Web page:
“How is Canada preparing to address the environmental impacts on security?” That was the question debated in a packed auditorium at the Canadian Forces College (CFC) on 12 February, 2020. The “Freedom from Want and Freedom from Fear” Symposium hosted by the Canadian Forces College (Toronto, Canada) was organized by the College’s Department of Innovative Studies and aimed to sensitize participating students, both Canadian and international (to include audiences tuning in from the United Nations, and the Baltic Defence College) on the security implications of climate change. The expert opinions provided by both Canadian and American national security advisors and analysts, to include Center for Climate and Security Fellows Captain Steve Brock and Lieutenant Commander Oliver-Leighton Barrett (both US Navy, retired), helped to frame, and imbue an enhanced understanding of, how Canada’s national and human security imperatives fit into the climate change discourse. (more…)
RELEASE: Future Climate Change Presents High-to-Catastrophic Security Threat, Warn U.S. National Security, Military and Intelligence Experts in New Assessment
Washington, DC, February 24, 2020 — In a comprehensive report released today by the “National Security, Military and Intelligence Panel (NSMIP)” of the Center for Climate and Security, experts warn of High-to-Catastrophic threats to security from plausible climate change trajectories – the avoidance of which will require “quickly reducing and phasing out global greenhouse gas emissions.” The panel, made up of national security, military and intelligence experts, analyzed the globe through the lens of the U.S. Geographic Combatant Commands, and concluded that “Even at scenarios of low warming, each region of the world will face severe risks to national and global security in the next three decades. Higher levels of warming will pose catastrophic, and likely irreversible, global security risks over the course of the 21st century.”
The report will be officially launched this afternoon at 3:30pm EST in a briefing at the Rayburn House Office Building (Gold Room 2168) featuring distinguished members of the expert panel. The briefing will also be webcast live, and is hosted by the Center for Climate and Security (CCS), an institute of the Council on Strategic Risks (CSR), in partnership with the Henry M. Jackson Foundation (HMJ) and the Environmental and Energy Study Institute (EESI). (more…)
Center for Climate and Security Director Conger Testifies Before Senate Special Committee on the Climate Crisis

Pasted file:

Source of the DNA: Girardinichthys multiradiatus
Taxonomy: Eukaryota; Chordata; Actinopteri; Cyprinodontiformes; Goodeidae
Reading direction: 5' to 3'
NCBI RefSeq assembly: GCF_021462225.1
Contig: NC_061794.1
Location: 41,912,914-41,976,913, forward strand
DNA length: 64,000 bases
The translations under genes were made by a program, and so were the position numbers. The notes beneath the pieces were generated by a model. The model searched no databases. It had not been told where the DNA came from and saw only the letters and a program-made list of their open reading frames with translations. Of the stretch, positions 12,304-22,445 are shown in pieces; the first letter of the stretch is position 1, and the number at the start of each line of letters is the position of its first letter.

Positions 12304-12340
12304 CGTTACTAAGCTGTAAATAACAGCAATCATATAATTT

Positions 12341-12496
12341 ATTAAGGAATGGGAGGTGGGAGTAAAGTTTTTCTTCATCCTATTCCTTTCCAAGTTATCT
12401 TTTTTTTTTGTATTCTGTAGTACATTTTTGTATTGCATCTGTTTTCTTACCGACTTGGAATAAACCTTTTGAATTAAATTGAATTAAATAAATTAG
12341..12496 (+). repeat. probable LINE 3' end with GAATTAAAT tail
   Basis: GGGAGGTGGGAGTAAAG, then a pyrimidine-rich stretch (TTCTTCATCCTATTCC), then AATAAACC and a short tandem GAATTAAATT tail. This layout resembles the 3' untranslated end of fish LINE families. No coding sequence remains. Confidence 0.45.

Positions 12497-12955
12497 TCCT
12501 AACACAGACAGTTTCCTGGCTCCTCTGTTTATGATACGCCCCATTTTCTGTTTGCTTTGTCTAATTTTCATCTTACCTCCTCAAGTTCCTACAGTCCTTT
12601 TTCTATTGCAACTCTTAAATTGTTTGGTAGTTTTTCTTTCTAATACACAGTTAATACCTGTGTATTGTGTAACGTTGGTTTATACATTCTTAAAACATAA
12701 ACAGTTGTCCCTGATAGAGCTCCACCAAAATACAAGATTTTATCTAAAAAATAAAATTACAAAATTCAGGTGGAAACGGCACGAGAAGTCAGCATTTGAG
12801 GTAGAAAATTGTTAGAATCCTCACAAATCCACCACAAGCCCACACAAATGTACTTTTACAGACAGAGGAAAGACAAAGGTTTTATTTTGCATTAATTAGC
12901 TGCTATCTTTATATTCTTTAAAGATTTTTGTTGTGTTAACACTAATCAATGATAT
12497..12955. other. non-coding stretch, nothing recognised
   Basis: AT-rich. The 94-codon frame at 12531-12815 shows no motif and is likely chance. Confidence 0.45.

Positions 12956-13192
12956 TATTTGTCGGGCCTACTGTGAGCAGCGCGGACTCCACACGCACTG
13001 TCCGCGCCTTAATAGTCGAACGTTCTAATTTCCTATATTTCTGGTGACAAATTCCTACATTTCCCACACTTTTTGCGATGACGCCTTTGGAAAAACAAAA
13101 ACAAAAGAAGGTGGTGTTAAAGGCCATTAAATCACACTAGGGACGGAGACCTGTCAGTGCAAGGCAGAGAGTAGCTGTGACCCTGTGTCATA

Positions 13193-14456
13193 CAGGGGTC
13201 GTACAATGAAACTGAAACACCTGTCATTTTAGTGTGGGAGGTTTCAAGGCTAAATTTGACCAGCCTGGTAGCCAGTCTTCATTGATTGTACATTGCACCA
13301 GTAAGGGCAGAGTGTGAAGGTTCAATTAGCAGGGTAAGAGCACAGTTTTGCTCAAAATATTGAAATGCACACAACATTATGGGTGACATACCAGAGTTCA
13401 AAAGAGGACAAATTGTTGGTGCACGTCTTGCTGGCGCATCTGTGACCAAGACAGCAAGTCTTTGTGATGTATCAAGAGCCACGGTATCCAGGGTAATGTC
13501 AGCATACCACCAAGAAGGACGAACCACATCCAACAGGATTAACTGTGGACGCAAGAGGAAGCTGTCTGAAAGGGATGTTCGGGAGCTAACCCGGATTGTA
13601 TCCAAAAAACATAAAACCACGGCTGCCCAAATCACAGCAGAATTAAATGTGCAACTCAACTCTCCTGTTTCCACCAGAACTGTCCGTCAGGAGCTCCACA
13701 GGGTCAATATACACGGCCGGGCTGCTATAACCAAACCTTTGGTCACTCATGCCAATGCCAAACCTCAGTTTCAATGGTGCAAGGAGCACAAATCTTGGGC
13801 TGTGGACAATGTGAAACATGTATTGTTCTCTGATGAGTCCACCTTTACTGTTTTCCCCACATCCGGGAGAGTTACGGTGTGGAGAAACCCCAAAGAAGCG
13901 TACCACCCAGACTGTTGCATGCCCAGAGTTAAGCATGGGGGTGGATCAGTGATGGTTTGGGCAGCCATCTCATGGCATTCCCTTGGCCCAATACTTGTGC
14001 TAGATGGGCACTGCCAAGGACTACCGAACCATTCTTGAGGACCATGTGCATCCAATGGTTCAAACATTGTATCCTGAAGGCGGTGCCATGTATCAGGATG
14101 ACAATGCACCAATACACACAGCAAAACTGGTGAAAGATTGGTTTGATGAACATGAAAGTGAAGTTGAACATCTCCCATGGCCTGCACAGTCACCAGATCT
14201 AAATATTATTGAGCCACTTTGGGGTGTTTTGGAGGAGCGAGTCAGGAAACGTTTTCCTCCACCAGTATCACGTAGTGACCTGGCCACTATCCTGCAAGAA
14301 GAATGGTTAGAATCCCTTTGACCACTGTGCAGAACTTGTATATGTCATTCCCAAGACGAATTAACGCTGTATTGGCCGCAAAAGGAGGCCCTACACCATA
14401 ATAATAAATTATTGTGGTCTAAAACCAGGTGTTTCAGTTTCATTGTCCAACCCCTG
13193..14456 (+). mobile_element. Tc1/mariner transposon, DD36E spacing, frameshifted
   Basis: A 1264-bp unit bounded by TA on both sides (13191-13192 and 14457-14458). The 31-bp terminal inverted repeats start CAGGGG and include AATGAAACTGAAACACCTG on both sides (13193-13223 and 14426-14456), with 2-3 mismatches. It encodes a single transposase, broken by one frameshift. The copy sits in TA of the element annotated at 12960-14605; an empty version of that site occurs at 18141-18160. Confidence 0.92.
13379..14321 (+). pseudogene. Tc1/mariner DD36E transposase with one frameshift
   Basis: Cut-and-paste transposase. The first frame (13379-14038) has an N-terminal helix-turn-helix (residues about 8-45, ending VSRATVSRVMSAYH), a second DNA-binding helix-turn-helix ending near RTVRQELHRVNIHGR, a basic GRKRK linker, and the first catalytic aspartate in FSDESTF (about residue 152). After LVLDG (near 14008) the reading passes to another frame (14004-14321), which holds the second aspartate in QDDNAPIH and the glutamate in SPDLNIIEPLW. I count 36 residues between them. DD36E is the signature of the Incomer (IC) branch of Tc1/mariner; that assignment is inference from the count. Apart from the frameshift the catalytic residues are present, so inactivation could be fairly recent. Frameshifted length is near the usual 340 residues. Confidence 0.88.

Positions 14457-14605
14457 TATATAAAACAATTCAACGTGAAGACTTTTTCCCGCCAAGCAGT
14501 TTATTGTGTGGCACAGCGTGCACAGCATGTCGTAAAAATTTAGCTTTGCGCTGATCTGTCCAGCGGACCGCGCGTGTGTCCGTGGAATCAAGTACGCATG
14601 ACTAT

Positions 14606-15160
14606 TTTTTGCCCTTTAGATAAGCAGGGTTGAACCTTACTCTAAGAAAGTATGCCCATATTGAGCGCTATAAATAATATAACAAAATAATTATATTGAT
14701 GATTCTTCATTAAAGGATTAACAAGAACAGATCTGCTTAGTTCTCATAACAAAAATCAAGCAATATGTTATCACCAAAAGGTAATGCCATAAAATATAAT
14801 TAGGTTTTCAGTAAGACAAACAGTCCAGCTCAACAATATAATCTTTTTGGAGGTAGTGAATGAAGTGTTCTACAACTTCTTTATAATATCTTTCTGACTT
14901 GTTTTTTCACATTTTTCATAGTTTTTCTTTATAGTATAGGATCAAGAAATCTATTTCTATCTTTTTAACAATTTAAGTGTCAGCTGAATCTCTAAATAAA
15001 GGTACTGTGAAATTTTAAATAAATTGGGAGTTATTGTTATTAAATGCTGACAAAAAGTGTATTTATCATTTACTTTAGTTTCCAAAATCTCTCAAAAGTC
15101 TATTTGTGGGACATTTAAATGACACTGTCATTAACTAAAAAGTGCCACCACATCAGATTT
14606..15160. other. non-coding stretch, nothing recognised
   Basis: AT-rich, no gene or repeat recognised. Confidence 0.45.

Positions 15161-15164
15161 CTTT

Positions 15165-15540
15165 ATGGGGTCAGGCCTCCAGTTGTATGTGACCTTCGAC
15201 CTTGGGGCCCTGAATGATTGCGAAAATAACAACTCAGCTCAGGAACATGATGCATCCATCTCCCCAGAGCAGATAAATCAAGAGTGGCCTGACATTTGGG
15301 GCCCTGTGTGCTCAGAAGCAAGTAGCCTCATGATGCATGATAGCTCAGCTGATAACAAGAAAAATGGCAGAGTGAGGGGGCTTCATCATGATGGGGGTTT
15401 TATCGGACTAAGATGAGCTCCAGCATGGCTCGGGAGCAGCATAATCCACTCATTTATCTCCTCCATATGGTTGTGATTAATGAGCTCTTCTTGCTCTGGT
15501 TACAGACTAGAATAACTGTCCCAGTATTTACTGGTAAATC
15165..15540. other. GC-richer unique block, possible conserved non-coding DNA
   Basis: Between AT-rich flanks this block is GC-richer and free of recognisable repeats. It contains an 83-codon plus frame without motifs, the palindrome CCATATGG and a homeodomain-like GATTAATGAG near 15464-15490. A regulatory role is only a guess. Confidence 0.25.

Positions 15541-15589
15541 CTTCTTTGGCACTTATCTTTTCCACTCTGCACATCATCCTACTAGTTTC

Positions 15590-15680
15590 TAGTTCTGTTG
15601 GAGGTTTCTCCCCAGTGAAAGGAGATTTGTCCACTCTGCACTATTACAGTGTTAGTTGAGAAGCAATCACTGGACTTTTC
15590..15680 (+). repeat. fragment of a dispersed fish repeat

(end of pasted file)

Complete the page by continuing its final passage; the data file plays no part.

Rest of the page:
On February 13, John Conger, Director of the Center for Climate and Security and former U.S. Assistant Secretary of Defense for Energy, Installations and Environment, testified before the U.S. Senate Democrats’ Special Committee on the Climate Crisis with Advisory Board Member Rear Admiral Ann Phillips, USN (Ret) and the Chief Operating Officer of the American Security Project Andrew Holland, discussing the implications of climate change on national security.
Here are links to the statements of Mr. Conger, RADM (Ret) Phillips, and Mr. Holland, as well as Senator Duckworth’s opening statement. While John Conger made a brief opening statement, he offered the Center for Climate and Security’s full Climate Security Plan for America as his submitted testimony. The hearing was summarized here by Hawaii Public Radio, but the full hearing video is worth a watch:
The Senate Democrats’ Special Committee on the Climate Crisis is a parallel to the House Select Committee on the Climate Crisis, and is chaired by Senator Brian Schatz. The climate security hearing was led by Senator Tammy Duckworth.
Climate Change More Prominent Than Ever at Munich Security Conference with “World Climate Security Report 2020” Release
Climate change has never been very prominent at the Munich Security Conference (MSC), a leading forum for senior military, security and foreign policy leaders. That changed this year, with the release of the “World Climate and Security Report 2020” by the Expert Group of the International Military Council on Climate and Security (IMCCS) – an international network administered by the Center for Climate and Security, in partnership with a consortium of organizations. The report featured prominently on the MSC stage – at the opening “Hashtag Event” on February 13 and in a later event on the Main Stage on February 15 – which even featured strong U.S. bipartisan support for comprehensive policies combating climate change. These events included powerful contributions from General Tom Middendorp, Chair of the IMCCS, and former Chief of Defence of the Netherlands. These were reinforced by other IMCCS voices during the World Climate and Security Report 2020 side event on February 15, in the media, and by senior defense leaders and IMCCS staff in Luxembourg. Below is a description of the key climate security events during this extraordinary three days – three days of climate change being elevated, as it should be, to some of the highest levels of the international security discourse. The next step will be translating this discourse into actions that are commensurate to the threat. (more…)